10.2 Determination of air extraction quantity
To ensure adequate removal capacity under operating conditions, the capacity of the air extraction plant must be greater than the maximum amount of air and non-condensable gases expected to be removed from the condensate.
The main parameters which determine the quantity of air to be extracted from the condenser and, hence, the design of the condenser air cooling system and air removal equipment are:
- The design air leakage into the condenser.
- The degree of sub-cooling of the air/steam mixture leaving the air cooling section.
- The limiting approach temperature difference between the saturation temperature θpc°C corresponding to the absolute pressure pc in the condenser, and the CW outlet temperature.
Table 4.6 indicates recommended values for typical fossil-fired power stations of varying size.
The design air leakage rates presented in Table 4.4 are known to be higher than those adopted in some other countries and, in many instances, are considerably in excess of air leakage rates realised on British plant in practice.
However, experience has shown that, on balance, the adoption of these ratings has been economically justified as a means of counteracting the following:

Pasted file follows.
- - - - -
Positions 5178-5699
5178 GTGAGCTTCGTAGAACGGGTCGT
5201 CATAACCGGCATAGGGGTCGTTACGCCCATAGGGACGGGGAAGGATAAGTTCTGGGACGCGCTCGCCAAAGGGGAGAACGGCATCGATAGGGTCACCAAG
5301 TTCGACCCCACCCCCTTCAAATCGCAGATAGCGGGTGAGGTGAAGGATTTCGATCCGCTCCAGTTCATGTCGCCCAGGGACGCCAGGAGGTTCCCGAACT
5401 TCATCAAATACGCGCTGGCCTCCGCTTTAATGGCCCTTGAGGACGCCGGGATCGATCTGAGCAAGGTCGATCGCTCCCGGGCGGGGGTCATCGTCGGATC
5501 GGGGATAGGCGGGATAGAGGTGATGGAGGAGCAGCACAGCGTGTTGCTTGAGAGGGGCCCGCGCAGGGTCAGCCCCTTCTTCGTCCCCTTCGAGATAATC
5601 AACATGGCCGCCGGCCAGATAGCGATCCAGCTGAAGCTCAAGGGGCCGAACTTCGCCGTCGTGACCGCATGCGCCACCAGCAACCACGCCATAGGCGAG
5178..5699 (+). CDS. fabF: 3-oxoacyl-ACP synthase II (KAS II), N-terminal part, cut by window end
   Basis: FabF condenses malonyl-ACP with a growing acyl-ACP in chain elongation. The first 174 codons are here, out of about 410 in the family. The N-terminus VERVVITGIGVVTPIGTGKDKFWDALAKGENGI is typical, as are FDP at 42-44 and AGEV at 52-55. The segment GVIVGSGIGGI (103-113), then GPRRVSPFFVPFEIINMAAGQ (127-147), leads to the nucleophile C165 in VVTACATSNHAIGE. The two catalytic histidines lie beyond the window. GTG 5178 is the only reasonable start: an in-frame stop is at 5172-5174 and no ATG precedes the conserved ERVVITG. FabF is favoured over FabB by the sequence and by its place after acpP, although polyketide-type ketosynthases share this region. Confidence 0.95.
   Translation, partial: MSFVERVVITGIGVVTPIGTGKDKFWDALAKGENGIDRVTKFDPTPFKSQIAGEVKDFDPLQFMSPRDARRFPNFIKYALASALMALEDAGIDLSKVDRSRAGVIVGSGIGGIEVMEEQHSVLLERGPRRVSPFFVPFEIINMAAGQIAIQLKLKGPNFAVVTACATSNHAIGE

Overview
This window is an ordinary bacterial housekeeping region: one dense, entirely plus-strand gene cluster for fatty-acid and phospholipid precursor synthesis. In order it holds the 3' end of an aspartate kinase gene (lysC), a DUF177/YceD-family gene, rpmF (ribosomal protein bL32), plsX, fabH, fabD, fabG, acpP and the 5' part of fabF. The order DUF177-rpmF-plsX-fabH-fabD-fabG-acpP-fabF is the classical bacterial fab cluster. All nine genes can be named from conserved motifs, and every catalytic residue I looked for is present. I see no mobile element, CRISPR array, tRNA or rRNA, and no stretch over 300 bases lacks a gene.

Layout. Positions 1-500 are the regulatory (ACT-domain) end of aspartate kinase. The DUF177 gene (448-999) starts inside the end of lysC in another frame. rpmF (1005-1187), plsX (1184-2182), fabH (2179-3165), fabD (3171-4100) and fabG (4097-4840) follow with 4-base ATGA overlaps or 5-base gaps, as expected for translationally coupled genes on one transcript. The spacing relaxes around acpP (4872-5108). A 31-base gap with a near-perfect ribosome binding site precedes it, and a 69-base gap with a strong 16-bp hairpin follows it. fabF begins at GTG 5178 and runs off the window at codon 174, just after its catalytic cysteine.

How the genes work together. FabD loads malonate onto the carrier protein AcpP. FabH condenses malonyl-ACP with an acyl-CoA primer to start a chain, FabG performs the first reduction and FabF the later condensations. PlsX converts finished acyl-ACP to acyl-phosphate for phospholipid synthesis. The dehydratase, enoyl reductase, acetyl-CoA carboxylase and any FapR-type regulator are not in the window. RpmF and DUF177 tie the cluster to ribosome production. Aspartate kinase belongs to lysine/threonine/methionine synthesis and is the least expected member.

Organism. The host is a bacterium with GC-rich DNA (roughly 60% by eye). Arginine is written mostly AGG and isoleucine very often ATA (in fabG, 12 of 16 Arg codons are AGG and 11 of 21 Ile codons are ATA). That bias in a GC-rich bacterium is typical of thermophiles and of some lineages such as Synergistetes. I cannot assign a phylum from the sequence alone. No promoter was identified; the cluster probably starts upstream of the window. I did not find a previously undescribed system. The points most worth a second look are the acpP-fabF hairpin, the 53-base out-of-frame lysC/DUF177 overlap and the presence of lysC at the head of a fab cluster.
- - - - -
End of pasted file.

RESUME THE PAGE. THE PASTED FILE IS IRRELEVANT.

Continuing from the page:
- High air leakage, due to valve packing failures, joint leaks, etc.
- Higher than design pressure loss through the condenser and air extraction pipework.
- Excessive steam penetration through the air cooling system.
- Adverse effects of part-load operation and low cooling water temperature conditions.
The considerable experience gained, particularly from 500 MW turbine condensers, has led to a much greater understanding of the factors influencing air inleakage and its effective removal from large condensers.
The limiting difference between the condensing temperature and the cooling water deserves brief mention. This limit is aimed at ensuring reasonable CW outlet-end condensing zone and air cooling section performance. Most large condensers in operation have temperature differences in excess of this figure; latest thinking suggests that a temperature difference closer to 5°C is desirable if pressure loss on the steamside and/or excessive steam carryover to the air extraction equipment is not to become a critical factor in determining condenser performance.